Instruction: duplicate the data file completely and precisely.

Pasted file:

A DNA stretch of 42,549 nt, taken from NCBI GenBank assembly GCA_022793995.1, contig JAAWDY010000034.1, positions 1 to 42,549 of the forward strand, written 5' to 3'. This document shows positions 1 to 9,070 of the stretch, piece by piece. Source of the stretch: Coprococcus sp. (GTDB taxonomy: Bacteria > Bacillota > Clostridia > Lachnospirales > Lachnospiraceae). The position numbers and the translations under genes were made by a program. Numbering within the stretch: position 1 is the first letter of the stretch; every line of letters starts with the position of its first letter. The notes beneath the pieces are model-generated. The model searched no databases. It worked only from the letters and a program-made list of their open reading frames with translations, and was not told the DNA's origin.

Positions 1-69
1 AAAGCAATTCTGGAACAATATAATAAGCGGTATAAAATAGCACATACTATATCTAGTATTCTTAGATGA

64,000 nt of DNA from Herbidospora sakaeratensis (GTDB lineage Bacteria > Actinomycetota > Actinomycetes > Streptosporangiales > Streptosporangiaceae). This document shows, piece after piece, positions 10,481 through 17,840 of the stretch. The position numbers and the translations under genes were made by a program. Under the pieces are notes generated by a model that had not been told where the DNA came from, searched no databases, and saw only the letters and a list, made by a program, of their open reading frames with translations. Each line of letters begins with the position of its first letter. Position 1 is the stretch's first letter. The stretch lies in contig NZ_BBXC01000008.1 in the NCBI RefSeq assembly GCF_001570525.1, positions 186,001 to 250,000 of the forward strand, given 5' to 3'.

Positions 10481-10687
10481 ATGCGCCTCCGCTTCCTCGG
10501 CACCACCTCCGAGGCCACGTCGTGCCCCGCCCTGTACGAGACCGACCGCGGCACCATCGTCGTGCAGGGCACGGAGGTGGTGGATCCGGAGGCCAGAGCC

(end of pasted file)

A DNA stretch of 42,549 nt, taken from NCBI GenBank assembly GCA_022793995.1, contig JAAWDY010000034.1, positions 1 to 42,549 of the forward strand, written 5' to 3'. This document shows positions 1 to 9,070 of the stretch, piece by piece. Source of the stretch: Coprococcus sp. (GTDB taxonomy: Bacteria > Bacillota > Clostridia > Lachnospirales > Lachnospiraceae). The position numbers and the translations under genes were made by a program. Numbering within the stretch: position 1 is the first letter of the stretch; every line of letters starts with the position of its first letter. The notes beneath the pieces are model-generated. The model searched no databases. It worked only from the letters and a program-made list of their open reading frames with translations, and was not told the DNA's origin.

Positions 1-69
1 AAAGCAATTCTGGAACAATATAATAAGCGGTATAAAATAGCACATACTATATCTAGTATTCTTAGATGA

64,000 nt of DNA from Herbidospora sakaeratensis (GTDB lineage Bacteria > Actinomycetota > Actinomycetes > Streptosporangiales > Streptosporangiaceae). This document shows, piece after piece, positions 10,481 through 17,840 of the stretch. The position numbers and the translations under genes were made by a program. Under the pieces are notes generated by a model that had not been told where the DNA came from, searched no databases, and saw only the letters and a list, made by a program, of their open reading frames with translations. Each line of letters begins with the position of its first letter. Position 1 is the stretch's first letter. The stretch lies in contig NZ_BBXC01000008.1 in the NCBI RefSeq assembly GCF_001570525.1, positions 186,001 to 250,000 of the forward strand, given 5' to 3'.

Positions 10481-10687
10481 ATGCGCCTCCGCTTCCTCGG
10501 CACCACCTCCGAGGCCACGTCGTGCCCCGCCCTGTACGAGACCGACCGCGGCACCATCGTCGTGCAGGGCACGGAGGTGGTGGATCCGGAGGCCAGAGCC